Le Tote, a subscription-based clothing rental service for women, filed a lawsuit last week against Urban Outfitters, claiming the company launched a competing subscription service by stealing proprietary information. In a complaint filed in the U.S. District Court for the Eastern District of Pennsylvania, Le Tote alleges that, during merger discussions with Urban Outfitters in March 2018, the two companies signed a mutual non-disclosure agreement (NDA). The complaint alleges the NDA specified that Urban Outfitters would not use Le Tote’s proprietary information for any purpose other than evaluating a possible transaction with Le Tote.
After signing the agreement, Le Tote shared in-depth, proprietary information with Urban Outfitters about how it runs its business, including product information, technology, logistics and how to scale its subscription service. The knowledge and information had been collected since Le Tote’s founding in 2012 and was based on lessons the company learned over time. During the merger talks, Urban Outfitters disclosed to Le Tote that it did not have the knowledge or expertise to start its own clothing rental service, so it was looking to acquire a company like Le Tote.
Two months later, in an unexpected move, Urban Outfitters backed out of the merger talks because, they said, they could not get the approval of their board of directors. Le Tote was surprised by the news, because Urban Outfitters had not identified any potential reservations or stumbling blocks to the transaction. In the complaint, Le Tote said that, by June 2018, at least two members of the Urban Outfitters’ acquisition team were already working on Nuuly, according to their public professional networking profiles.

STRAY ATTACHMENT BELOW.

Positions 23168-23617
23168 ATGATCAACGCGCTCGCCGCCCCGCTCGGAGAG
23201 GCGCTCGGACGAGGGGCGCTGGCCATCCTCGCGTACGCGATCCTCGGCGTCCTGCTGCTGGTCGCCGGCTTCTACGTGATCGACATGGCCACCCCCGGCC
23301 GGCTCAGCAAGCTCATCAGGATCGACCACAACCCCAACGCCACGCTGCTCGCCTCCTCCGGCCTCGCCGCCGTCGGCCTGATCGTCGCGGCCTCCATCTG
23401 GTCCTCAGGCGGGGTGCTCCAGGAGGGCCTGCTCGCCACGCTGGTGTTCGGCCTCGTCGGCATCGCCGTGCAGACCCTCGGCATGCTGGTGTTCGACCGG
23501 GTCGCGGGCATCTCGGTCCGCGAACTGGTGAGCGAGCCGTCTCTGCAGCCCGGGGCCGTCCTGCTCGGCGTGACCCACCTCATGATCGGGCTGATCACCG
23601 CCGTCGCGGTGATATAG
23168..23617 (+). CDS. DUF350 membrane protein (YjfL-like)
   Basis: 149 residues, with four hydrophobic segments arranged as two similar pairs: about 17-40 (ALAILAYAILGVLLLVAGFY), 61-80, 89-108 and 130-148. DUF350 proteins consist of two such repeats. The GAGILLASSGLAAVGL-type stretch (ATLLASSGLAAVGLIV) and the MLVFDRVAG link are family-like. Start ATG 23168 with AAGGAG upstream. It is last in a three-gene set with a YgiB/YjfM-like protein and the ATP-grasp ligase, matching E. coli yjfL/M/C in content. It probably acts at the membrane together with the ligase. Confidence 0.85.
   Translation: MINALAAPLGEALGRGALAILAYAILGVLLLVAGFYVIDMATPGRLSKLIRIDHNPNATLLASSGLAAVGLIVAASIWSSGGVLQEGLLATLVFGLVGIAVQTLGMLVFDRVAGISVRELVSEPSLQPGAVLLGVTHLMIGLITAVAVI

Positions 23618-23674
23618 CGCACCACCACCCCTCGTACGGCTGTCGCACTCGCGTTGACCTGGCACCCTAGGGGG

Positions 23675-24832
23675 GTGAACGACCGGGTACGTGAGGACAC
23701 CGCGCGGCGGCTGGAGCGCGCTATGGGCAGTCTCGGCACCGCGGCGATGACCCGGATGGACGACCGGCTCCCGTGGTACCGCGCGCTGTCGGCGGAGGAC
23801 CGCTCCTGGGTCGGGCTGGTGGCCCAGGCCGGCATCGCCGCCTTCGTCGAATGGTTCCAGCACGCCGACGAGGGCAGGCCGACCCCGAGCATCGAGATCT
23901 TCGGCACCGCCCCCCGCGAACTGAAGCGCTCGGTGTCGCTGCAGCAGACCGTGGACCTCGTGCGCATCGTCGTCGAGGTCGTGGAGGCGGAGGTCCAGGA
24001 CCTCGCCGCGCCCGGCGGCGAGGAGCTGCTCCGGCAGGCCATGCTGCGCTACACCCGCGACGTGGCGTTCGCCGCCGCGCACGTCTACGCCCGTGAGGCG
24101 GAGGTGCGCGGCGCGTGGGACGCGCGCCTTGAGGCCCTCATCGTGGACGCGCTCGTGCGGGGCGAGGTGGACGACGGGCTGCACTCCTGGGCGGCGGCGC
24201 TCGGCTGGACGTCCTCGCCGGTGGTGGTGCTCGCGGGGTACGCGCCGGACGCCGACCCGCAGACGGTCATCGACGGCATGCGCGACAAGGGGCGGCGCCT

Last summer, Urban Outfitters launched a competing service, Nuuly, a subscription-based service for women’s fashion, using Urban Outfitters’ brands and other labels. Le Tote alleges that Urban Outfitters used information learned during the merger talks to develop Nuuly, claiming a breach of contract, unfair competition and unjust enrichment as well as violation of the Federal Defend Trade Secrets Act and the Pennsylvania Uniform Trade Secrets Act. Le Tote is seeking injunctive relief, compensatory, punitive and statutory damages along with attorney’s fees.
“This lawsuit arises out of the acquisition and misuse by Urban of highly valuable confidential information and trade secrets (the “Proprietary Information”) belonging to Le Tote for the purpose of developing a fashion rental subscription business that competes directly with Le Tote,” said the company in the complaint.
“Based on the facts and circumstances surrounding Urban’s discussions with Le Tote and its subsequent launch of Nuuly…it is obvious that Urban has misappropriated and misused Le Tote’s Proprietary Information in launching and operating Nuuly. Having learned from Le Tote how to build and operate an efficient infrastructure and how to successfully incorporate customer feedback to maximize customer satisfaction and profitability, Urban’s executives did not ‘forget’ this Proprietary Information, nor could they have disregarded Le Tote’s Proprietary Information in launching Nuuly,” the company said.
Since its launch in 2012, Le Tote has created a women’s fashion subscription service that allows customers to rent clothing and accessories for a flat monthly membership fee. Subscribers can wear the clothing, return it and exchange it for other items. If a subscriber loves a particular piece, they can pay up to 50% off the retail price to keep it. The company offers two monthly membership plans – the Classic plan at $59 a month or the Maternity plan at $79 a month. Le Tote said that it has served more than 330,000 customers in 48 states.
It is not our place to judge, legally or otherwise, but this is certainly not a good look for Urban Outfitters or Nuuly. It must be terribly disappointing for Le Tote who took years to build their clothing as a service (CaaS) business from the ground up to have someone allegedly take the knowledge they acquired the hard way and to use it for their own benefit. This case will have to play out in the courts, but while it does, it might serve as a cautionary tale for any subscription business considering acquisition talks. Be very protective of any proprietary information.